With snow piling up in much of the United States, it might seem a bit early to start thinking about summer. But if you want to take a vacation on your terms, travel experts say now is the time to get the ball rolling.
Cheaper fuel prices, a strong dollar, and an economy on the upswing mean consumers will have a lot of competition booking airplane seats for summer vacations. “This is the perfect storm,” says Rick Seaney, chief executive officer of FareCompare.com, which analyzes airfares.
While experts say expectations of a booming summer travel season will prompt airlines to add capacity, the companies’ computer models will adjust pricing according to ticket sales. The fewer the seats left, the sharper the price increases.
Expect prices to rise through the spring, says Tom Spagnola, senior vice president for travel service CheapOair.com. Travelers should start booking international flights this month and domestic flights in the next month or two.
Asia- and Latin America-bound vacationers might find some bargains, while the carriers’ sharing alliances that dominate the business will probably limit the availability of deals elsewhere, says airline industry consultant Bob Mann.
To shop now, use one or more of the airline pricing websites to get notified of changes. Among those offering free fare alert services are Kayak, Yapta, Airfarewatchdog, CheapOair, and FareCompare.
A flight from New York to Paris on American Airlines on June 25 for one week would cost $1,232 non-stop round-trip if booked now. Trying for another day could reduce the price by $100 or more, so it is best to be flexible about travel dates.
And if you are willing to fly on a no-frills discount airline, you could pay even less. XL Airways France has a flight for $1,097 round-trip.
The day of the week you fly matters, FareCompare’s Seaney says. To get the best prices, try booking a flight for a Tuesday, Wednesday, or a Saturday.
On longer trips, Seaney suggests considering a connecting flight to get further savings. An example: An early summer non-stop from Washington, D.C., to Rome costs about $2,047 round-trip on United, compared with as low as $1,036 if you toss in a stop in Istanbul and fly Turkish Airlines.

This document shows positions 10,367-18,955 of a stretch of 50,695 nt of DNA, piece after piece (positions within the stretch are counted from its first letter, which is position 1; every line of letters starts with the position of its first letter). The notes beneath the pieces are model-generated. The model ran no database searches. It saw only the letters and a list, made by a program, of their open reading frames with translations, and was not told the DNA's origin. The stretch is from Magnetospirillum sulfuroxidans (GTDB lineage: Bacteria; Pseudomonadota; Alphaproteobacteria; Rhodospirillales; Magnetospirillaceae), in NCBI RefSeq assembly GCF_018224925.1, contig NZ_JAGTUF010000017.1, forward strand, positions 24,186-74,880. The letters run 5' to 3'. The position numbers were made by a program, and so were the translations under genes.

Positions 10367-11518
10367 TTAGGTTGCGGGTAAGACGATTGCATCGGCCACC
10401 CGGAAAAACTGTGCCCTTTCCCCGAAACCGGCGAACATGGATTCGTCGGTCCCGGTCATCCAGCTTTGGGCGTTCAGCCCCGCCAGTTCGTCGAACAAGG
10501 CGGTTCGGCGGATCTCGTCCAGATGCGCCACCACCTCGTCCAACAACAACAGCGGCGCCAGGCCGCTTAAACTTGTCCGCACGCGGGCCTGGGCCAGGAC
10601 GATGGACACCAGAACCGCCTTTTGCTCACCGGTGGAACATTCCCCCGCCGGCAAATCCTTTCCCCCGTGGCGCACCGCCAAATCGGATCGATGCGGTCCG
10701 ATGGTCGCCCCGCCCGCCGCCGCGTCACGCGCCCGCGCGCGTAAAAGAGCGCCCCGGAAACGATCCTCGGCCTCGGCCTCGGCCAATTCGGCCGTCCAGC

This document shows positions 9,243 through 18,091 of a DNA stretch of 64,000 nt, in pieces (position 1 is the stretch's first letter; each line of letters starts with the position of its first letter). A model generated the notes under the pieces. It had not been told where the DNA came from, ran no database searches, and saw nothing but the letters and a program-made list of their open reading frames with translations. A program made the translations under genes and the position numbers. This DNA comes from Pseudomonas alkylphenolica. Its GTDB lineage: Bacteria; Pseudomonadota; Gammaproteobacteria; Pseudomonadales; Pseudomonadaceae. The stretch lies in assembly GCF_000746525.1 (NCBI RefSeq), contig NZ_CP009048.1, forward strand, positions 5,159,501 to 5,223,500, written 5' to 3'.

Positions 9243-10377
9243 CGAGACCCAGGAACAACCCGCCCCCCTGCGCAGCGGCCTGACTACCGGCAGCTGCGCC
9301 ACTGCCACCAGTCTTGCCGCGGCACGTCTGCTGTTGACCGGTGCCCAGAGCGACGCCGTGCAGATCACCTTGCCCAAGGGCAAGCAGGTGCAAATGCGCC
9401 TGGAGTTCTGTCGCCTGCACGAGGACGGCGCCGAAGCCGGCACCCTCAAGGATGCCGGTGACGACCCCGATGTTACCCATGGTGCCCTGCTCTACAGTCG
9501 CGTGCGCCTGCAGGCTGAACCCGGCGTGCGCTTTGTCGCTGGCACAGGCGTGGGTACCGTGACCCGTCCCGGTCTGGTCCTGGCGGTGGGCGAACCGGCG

You may want to vacation during off-peak periods. Seaney notes that the higher summer-season pricing does not start until after the first week in June and typically tapers down after the third week of August.
Also, keep an eye on the total price of a ticket, which can include taxes, surcharges, and fees as well as airfare.
For instance, there is still a $450 fuel surcharge levied on flights to Europe, but Seaney says it is just a matter of time before that is dropped or lowered because energy prices are so low.
Flights into and out of London’s Heathrow Airport carry an extra $70 to $90 tax, so you may want to use a different nearby airport, like Gatwick.
This time every year, the cruise industry dangles its best deals during the so-called wave season—buy now for trips during the rest of the year.
“Now is when people will find some of the best pricing of the year and, more importantly, the best incentives,” says Gabe Saglie, senior editor for discount travel site Travelzoo.
One recent deal promoted on Travelzoo offered free drinks, prepaid gratuities and a $100 shore excursion credit on a 10-day Alaska cruise on Norwegian Cruise Line—about $1,200 in perks. An ocean-view room for a midsummer sailing was going for about $1,800 per person (based on double occupancy) with those bonuses tossed in.
Taken from: http://time.com/money/3696448/summer-air-travel-savings/